Hackett's NBN challenge

Internode founder Simon Hackett has been a vocal participant in the NBN debate and he is now in a position at NBN Co to make a very real difference. But just how meaningful his contribution will be remains to be seen.

Internode founder Simon Hackett has been an active and vocal participant in the NBN debate since the project’s inception. His appointment to NBN Co’s board finally puts him in a position to make a very real difference in what sort of broadband network we end up with.

Just how meaningful his contribution will be remains to be seen.

Hackett’s position throughout the NBN process has been one steeped in pragmatism. This makes him a perfect fit for the Coalition’s refreshed NBN Co board given that Labor’s Fibre to the Premises (FttP) dream has now seemingly given way to Coalition’s Fibre to the Node (FttN) plan.

Telco analyst Paul Budde reckons Hackett will have a substantial role to play.

“I think he will have substantial influence as he is one the country’s recognised broadband experts,” Budde told Technology Spectator.

“He has great insights, is outspoken and doesn’t shy away from expressing his opinion, which in most cases in the past has made total sense,” he said.

Hackett’s no shrinking violet when it comes to opinions on the NBN nor the telco industry in general and he certainly had plenty to say about Telstra during his Internode days.


On the NBN front, Hackett was a vocal opponent of the stipulated Points of Interconnect (PoI) (NBN Co's point of disconnect) and the wholesale access pricing model put forward by Stephen Conroy (Conroy's costly NBN mistake)


Perhaps Hackett’s most compelling argument has been on optimising the rollout of the NBN (Optimising the NBN rollout).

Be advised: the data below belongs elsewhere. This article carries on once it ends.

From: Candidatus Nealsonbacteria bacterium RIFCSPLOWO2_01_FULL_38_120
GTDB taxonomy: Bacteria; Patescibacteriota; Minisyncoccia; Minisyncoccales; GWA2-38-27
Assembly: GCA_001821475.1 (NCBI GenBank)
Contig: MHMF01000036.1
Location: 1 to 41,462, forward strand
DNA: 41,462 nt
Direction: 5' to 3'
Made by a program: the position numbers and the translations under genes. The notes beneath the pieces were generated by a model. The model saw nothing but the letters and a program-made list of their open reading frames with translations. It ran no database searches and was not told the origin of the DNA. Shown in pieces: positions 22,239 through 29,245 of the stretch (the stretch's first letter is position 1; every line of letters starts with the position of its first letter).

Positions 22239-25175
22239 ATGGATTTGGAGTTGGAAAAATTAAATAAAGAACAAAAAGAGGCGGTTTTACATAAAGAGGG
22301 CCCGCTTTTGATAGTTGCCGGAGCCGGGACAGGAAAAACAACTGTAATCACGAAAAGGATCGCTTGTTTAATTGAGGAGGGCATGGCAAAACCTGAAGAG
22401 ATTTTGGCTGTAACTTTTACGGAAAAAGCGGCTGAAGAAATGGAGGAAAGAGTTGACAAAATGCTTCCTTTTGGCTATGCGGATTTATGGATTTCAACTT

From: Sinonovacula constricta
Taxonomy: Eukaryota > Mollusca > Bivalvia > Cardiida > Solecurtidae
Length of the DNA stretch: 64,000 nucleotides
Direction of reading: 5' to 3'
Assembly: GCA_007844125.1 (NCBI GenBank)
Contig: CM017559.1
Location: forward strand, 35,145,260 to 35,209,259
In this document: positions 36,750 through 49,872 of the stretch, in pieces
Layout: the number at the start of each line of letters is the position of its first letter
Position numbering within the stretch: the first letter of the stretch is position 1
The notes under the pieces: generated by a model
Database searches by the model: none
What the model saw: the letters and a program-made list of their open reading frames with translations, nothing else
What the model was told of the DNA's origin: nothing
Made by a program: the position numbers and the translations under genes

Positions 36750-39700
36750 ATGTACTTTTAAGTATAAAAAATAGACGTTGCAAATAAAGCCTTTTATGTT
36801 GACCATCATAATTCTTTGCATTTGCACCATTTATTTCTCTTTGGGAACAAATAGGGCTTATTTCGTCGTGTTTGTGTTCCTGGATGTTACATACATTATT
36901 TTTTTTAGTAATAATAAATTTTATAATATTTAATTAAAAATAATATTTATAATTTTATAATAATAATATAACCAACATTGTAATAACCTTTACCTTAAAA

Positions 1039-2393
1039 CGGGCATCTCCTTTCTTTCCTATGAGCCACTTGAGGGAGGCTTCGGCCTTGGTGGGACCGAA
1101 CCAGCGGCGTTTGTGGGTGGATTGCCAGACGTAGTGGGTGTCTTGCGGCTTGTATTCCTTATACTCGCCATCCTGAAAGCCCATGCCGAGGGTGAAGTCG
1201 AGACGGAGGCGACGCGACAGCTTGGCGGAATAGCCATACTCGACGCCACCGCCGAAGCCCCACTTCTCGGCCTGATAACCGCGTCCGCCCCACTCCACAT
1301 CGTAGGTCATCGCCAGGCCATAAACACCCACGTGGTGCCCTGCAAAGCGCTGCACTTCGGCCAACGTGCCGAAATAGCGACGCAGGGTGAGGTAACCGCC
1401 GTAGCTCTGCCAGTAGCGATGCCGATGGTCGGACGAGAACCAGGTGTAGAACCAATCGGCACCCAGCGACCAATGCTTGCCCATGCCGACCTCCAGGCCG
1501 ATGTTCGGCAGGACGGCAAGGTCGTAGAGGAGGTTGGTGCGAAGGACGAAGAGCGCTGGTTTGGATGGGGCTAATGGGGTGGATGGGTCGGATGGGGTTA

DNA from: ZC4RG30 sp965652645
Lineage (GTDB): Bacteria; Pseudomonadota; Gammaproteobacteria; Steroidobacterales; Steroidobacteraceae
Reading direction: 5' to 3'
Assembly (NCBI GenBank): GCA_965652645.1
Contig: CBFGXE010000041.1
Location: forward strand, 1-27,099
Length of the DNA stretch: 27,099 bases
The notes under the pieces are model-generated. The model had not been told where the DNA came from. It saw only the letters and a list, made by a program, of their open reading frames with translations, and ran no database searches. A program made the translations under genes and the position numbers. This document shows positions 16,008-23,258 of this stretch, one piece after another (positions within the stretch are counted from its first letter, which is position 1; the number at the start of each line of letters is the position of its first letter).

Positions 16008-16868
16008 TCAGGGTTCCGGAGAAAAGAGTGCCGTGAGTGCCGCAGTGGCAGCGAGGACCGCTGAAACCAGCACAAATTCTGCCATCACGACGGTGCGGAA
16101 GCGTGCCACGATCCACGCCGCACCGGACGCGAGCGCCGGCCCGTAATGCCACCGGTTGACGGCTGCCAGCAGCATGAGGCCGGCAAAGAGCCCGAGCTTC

He is convinced that the NBN can achieve its intended consumer and business aims, at a lower deployment cost, by cutting out extraneous hardware and software feature sets.

According to Hackett, the NBN doesn’t need a cost-benefit analysis, it needs a straight-up audit, followed by the elimination of the significant overheads to the original NBN plan, the inclusion of special Quality of Service (QoS) software, PSDN (telephone) requirements, and custom-designed 6 port NTU customer routers.

Hackett’s “Fibre-on-Copper budget” plan is clearly viable but it isn’t without its critics. RMIT’s Mark Gregory, a regular contributor to this publication, maintains that Hackett’s alternative may espouse a Fibre-to-the-Premises (FttP) NBN but it also dumbs down its quality significantly.

At the end, it all boils down to perspective. Hackett’s approach to the NBN is quite naturally that of someone who’s running an ISP – just build the fibre link and we’ll do the rest. That doesn’t necessarily mean sacrificing quality or PSDN requirement, because as Hackett points out, there are cheaper and easier ways to engineer these solutions.

That sentiment is pretty close to Malcolm Turnbull’s playbook. As Electronic Frontiers Australia’s Dr Sean Rintel points out Hackett’s ideas about simplifying the NBN design are actually “in line with the Coalition’s fundamental libertarian-capitalist ideals.”

“Hackett's ideas allow for market-friendly solutions to keep costs down and genuine entrepreneurialism, but specifically do so without introducing the kind of potential for network inequalities that have been mooted about a free-for-all FTTN rollout,” Dr Rintel told Technology Spectator.


“Importantly, Hackett has already considered the wholesale and consumer cost barriers involved with the NBN rollout, which are linked to the Coalition's and other’s objections with the network.“

It’s a ringing endorsement and Dr Rintel isn’t alone in hoping that Hackett’s call for a solid fibre NBN that doesn’t waste time or money on extraneous aspects resonates across the NBN Co board.

That’s where things will get interesting because Hackett now sits alongside execs who until recently where on the other side of the fence. The flurry of former Telstra execs joining the NBN in various capacities does pose a very real threat that Hackett’s ideas could just be ignored.

He isn’t the sort who is easy to ignore and Hackett is soon going to get a chance to cross swords with the Telstra machine- once the re-negotiations commence.

For now, one can only hope that a talent like Hackett hasn’t been brought in to simply appease the geeks but actually provide valuable insight on getting more fibre to the home than nodes.

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